Our study found that syphilis self-testing has the potential of expanding overall syphilis testing uptake, and has limited potential harms among female sex workers. To our knowledge, this study is the first study to examine the syphilis self-testing experience, and associated benefits and harms among female sex workers by collecting data from multiple Chinese provinces. Findings from this study provide insights for the implementation of syphilis prevention programs and research among female sex workers.
Our study showed that quite few Chinese female sex workers used syphilis self-testing. This result is much lower than previously reported among MSM in the Netherlands (13) and China (9). We found that never heard of syphilis self-testing before was the most common reason for not using syphilis self-testing. In the context of wide availability of online syphilis self-testing kits, and the widespread public health and community-based organization programs to promote HIV self-testing (16), more efforts are needed to strengthen the publicity of syphilis self-testing strategy among female sex workers. Integrating syphilis self-testing into existing HIV self-testing services has been shown an acceptable and feasible strategy to promote syphilis self-testing, which could contribute to the dual elimination of HIV and syphilis (17).
Additionally, we found that more than half of syphilis self-testers had never received a syphilis test before, which is consistent with the results among Chinese MSM (9). This indicates that self-testing could increase first-time testing among women that facility-based strategies do not. Our study also observed that those who provided commercial anal sex or used drugs before or during sex are more likely to use syphilis self-testing. This suggests that syphilis self-testing has the potential to reach high-risk female sex workers, which echoes the findings of HIV self-testing studies (18, 19).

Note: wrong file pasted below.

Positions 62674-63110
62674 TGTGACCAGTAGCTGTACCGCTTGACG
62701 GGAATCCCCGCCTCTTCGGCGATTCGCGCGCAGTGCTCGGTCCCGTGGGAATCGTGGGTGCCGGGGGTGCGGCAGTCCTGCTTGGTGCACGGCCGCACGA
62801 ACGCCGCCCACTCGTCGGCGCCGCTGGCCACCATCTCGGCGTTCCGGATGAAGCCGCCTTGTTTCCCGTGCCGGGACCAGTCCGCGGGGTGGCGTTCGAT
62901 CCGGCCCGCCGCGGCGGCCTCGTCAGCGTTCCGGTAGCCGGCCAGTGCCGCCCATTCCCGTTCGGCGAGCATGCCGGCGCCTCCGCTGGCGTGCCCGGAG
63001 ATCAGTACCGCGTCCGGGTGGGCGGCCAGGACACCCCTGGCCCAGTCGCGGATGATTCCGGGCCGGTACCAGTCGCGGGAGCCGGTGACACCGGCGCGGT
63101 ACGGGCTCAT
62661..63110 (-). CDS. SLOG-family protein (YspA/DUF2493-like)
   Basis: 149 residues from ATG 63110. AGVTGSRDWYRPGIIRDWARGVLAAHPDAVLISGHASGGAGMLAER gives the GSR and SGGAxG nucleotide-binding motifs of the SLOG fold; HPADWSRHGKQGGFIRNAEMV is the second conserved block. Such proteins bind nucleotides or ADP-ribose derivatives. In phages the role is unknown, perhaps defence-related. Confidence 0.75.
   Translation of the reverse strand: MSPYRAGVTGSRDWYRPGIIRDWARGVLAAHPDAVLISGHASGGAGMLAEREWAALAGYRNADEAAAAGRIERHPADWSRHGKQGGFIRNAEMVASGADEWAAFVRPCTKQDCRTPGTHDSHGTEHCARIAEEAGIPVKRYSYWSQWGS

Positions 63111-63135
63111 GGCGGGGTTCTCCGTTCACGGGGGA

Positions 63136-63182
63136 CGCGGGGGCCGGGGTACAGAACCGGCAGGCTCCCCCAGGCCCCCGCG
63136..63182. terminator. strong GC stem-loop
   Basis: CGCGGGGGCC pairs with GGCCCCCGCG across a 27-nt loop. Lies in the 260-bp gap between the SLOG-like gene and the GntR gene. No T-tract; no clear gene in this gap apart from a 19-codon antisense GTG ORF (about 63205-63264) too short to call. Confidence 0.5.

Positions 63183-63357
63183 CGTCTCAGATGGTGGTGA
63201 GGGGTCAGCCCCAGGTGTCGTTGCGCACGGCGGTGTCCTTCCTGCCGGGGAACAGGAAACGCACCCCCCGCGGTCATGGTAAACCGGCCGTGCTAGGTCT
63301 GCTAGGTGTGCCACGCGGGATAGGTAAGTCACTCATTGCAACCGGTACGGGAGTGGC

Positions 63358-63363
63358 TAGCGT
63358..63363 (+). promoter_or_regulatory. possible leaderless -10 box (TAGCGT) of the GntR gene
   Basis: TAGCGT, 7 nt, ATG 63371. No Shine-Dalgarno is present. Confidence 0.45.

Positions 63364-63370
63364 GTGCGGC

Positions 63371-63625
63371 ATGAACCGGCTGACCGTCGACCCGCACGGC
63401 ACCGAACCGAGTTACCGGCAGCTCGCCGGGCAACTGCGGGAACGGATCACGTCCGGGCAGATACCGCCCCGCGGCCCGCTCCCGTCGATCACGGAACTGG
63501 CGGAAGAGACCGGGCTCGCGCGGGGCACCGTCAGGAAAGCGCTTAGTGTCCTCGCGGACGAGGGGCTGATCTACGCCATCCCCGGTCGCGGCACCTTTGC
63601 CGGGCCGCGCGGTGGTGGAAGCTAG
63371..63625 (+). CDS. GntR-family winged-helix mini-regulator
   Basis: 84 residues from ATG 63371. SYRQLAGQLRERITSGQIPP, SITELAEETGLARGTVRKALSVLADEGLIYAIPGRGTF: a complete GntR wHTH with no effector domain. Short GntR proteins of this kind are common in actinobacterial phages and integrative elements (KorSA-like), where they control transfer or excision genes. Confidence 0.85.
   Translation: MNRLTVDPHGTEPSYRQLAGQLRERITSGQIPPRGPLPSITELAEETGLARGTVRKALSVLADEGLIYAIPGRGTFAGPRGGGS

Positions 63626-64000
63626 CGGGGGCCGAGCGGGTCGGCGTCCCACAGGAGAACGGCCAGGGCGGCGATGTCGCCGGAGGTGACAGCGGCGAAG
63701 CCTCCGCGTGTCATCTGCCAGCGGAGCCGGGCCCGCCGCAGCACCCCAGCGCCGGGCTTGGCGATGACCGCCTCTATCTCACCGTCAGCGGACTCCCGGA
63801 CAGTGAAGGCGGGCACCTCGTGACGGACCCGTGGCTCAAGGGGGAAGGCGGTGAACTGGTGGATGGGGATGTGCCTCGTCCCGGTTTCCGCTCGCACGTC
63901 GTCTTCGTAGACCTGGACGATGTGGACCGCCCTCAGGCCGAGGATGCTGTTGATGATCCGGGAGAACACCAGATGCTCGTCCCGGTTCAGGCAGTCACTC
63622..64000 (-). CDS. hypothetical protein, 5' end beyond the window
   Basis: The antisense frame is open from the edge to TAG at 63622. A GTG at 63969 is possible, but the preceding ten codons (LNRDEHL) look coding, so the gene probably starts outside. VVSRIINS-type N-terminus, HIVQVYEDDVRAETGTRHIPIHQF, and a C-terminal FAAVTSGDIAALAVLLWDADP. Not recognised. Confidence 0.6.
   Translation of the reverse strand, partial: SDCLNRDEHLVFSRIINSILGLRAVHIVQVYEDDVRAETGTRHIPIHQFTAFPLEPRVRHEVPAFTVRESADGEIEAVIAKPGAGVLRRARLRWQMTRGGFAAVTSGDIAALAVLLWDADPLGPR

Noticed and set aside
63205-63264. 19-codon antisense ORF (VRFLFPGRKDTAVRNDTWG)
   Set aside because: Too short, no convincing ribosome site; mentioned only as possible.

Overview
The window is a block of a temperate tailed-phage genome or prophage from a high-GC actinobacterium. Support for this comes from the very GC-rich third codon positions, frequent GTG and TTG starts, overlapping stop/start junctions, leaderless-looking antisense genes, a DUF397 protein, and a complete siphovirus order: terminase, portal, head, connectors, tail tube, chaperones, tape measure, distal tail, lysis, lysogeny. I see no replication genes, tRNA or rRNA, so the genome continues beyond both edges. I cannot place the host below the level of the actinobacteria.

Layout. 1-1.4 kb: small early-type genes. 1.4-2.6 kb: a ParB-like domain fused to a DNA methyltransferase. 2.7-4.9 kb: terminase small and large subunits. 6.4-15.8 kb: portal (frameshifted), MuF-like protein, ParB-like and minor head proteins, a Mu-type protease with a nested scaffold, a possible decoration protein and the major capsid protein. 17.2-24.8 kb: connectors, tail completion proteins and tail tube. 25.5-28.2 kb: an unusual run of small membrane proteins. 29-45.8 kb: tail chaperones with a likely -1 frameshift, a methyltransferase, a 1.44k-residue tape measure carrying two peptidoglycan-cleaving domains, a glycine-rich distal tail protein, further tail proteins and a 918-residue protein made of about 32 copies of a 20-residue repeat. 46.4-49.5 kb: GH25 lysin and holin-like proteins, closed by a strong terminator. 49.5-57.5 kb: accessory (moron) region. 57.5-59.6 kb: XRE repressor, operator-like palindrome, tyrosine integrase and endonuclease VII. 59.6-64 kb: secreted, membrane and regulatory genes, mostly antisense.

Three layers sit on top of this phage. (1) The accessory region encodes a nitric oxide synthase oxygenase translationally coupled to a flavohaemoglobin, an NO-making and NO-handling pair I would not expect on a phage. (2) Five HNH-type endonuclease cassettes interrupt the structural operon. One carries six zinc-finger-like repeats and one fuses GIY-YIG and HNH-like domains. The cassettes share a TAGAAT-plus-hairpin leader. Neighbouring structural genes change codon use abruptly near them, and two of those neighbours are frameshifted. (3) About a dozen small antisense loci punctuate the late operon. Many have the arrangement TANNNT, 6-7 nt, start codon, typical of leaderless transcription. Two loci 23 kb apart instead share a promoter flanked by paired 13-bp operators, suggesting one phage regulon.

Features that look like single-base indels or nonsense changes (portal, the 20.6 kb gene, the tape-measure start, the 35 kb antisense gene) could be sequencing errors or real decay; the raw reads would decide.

Our study found minimal potential harms related to syphilis self-testing among female sex workers. The frequency of pressured testing associated with syphilis self-testing observed in this study is comparable to that previously reported on HIV self-testing among Chinese female sex workers. Although a prior study showed that pressured testing has the benefit of contributing to the subsequent increase of HIV testing frequency among MSM (20), intimate partner violence is still an important concerned factor associated with syphilis self-testing among female sex workers. Our results indicate that syphilis self-testing is not correlated with partner violence. Further research is warranted to evaluate the impact if syphilis self-testing is scaled up.
Our study has several limitations. First, our study used convenience sampling method, which might lead to a selection bias. Although we attempted to recruit a representative sample of female sex workers from different types of venues in various regions of China, generalisability of our results still might be limited. Second, all the data were obtained through self-report, likely resulting in information bias, although we have conducted formative research prior to the study to make the survey more understandable and compatible to the female sex workers. Third, women in this study were recruited from cities which have rich experience of public health outreach programs, which might limited the generalizability of the results to the female sex workers from cities which have fewer syphilis prevention programs.